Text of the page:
In Python 3.9+ isocalendar() returns a namedtuple with the fields year, week and weekday which means you can access the week explicitly using a named attribute:

>>> import datetime
>>> datetime.date(2010, 6, 16).isocalendar().week
24

Answer #8

Use calendar.monthrange:

>>> from calendar import monthrange
>>> monthrange(2011, 2)
(1, 28)

Just to be clear, monthrange supports leap years as well:

>>> from calendar import monthrange
>>> monthrange(2012, 2)
(2, 29)

As @mikhail-pyrev mentions in a comment:

First number is weekday of first day of the month, second number is number of days in said month.

Answer #9

Pandas is great for time series in general, and has direct support for date ranges.

For example pd.date_range():

import pandas as pd
from datetime import datetime

datelist = pd.date_range(datetime.today(), periods=100).tolist()

It also has lots of options to make life easier. For example if you only wanted weekdays, you would just swap in bdate_range.

See date range documentation

In addition it fully supports pytz timezones and can smoothly span spring/autumn DST shifts.

EDIT by OP:

If you need actual python datetimes, as opposed to Pandas timestamps:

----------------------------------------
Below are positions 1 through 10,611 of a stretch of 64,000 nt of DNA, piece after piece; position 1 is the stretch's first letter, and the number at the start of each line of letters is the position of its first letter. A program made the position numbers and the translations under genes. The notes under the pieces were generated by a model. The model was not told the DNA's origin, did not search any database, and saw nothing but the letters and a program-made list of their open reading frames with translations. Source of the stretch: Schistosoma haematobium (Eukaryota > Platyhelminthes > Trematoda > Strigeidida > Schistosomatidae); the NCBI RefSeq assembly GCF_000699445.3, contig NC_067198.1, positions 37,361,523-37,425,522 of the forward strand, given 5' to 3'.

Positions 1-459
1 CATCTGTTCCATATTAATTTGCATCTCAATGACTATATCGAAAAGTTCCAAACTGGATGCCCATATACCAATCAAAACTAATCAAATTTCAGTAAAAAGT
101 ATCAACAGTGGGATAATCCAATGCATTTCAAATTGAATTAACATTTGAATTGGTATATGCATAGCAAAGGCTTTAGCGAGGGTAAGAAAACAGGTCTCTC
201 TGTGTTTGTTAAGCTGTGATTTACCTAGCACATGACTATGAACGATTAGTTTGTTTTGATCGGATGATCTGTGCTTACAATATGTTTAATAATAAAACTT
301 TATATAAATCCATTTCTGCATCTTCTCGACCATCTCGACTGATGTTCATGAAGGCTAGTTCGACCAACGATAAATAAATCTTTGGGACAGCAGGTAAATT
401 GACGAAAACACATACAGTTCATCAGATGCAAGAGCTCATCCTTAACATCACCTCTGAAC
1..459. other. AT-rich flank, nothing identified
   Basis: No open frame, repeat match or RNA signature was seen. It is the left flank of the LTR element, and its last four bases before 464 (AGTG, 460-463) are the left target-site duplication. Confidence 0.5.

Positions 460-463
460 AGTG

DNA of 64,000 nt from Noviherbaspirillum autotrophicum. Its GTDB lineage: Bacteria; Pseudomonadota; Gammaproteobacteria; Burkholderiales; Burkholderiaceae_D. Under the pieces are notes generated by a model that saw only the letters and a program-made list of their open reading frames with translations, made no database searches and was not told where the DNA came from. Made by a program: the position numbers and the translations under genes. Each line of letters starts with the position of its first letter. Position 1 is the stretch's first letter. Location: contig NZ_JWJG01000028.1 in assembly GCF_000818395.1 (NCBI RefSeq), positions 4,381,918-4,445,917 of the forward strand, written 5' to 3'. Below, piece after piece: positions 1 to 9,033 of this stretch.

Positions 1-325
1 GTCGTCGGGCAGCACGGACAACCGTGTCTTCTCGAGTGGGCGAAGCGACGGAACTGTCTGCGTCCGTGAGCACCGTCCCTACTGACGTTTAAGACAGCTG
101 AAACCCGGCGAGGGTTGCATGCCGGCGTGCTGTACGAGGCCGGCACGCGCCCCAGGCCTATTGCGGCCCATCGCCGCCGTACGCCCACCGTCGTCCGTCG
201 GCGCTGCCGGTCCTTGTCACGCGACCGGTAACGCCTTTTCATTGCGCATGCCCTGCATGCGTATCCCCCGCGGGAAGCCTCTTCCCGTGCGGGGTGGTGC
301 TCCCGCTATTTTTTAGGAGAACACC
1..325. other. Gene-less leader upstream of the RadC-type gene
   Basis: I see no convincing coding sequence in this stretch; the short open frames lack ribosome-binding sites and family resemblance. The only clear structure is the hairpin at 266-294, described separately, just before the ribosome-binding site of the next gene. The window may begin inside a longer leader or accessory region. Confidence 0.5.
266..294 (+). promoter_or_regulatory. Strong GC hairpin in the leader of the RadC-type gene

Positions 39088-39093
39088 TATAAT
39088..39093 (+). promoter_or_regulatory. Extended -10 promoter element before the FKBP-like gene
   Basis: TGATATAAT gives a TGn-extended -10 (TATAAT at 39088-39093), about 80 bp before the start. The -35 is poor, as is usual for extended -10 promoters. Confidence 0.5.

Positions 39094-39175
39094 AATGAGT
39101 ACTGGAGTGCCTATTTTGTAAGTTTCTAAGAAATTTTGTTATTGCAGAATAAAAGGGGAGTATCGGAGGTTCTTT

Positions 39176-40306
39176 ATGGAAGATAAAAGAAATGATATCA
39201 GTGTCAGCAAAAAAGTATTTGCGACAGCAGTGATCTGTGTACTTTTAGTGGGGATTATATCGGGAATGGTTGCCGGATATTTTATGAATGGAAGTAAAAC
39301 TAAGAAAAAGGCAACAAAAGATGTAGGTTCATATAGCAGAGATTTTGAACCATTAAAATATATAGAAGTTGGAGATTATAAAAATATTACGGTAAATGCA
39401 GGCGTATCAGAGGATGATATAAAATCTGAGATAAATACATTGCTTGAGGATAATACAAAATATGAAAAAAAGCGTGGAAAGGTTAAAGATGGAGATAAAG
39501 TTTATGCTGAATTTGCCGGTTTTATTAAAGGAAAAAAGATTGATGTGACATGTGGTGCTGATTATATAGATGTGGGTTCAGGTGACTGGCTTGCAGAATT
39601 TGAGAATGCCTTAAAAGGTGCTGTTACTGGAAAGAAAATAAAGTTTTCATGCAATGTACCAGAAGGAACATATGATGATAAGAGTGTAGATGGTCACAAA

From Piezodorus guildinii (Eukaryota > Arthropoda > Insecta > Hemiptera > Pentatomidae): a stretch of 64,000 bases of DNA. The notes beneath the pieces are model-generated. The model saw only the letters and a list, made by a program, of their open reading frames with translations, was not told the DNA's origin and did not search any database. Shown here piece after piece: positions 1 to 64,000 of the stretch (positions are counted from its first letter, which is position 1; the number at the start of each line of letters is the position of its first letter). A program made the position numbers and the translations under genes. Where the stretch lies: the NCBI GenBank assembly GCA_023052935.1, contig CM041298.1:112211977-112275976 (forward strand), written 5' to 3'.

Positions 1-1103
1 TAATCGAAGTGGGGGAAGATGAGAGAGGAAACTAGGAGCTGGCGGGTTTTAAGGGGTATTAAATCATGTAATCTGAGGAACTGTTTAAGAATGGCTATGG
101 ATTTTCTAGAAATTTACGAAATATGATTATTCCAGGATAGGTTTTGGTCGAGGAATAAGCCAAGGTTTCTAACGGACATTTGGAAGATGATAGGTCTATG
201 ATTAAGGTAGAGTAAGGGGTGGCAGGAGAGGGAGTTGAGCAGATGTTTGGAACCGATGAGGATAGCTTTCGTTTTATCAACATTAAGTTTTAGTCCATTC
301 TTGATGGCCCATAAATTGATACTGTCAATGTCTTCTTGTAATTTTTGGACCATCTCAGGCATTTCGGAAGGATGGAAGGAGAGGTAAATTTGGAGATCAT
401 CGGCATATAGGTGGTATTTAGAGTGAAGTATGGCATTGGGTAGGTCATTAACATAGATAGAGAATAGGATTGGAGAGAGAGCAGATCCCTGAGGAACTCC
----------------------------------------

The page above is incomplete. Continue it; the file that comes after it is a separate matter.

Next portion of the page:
import pandas as pd
from datetime import datetime

pd.date_range(end = datetime.today(), periods = 100).to_pydatetime().tolist()

#OR

pd.date_range(start="2018-09-09",end="2020-02-02")

This uses the "end" parameter to match the original question, but if you want descending dates:

pd.date_range(datetime.today(), periods=100).to_pydatetime().tolist()

Answer #10

A week number is not enough to generate a date; you need a day of the week as well. Add a default:

import datetime
d = "2013-W26"
r = datetime.datetime.strptime(d + "-1", "%Y-W%W-%w")
print(r)

The -1 and -%w pattern tells the parser to pick the Monday in that week. This outputs:

2013-07-01 00:00:00

%W uses Monday as the first day of the week. While you can pick your own weekday, you may get unexpected results if you deviate from that.

See the strftime() and strptime() behaviour section in the documentation, footnote 4:

When used with the strptime() method, %U and %W are only used in calculations when the day of the week and the year are specified.

Note, if your week number is a ISO week date, you"ll want to use %G-W%V-%u instead! Those directives require Python 3.6 or newer.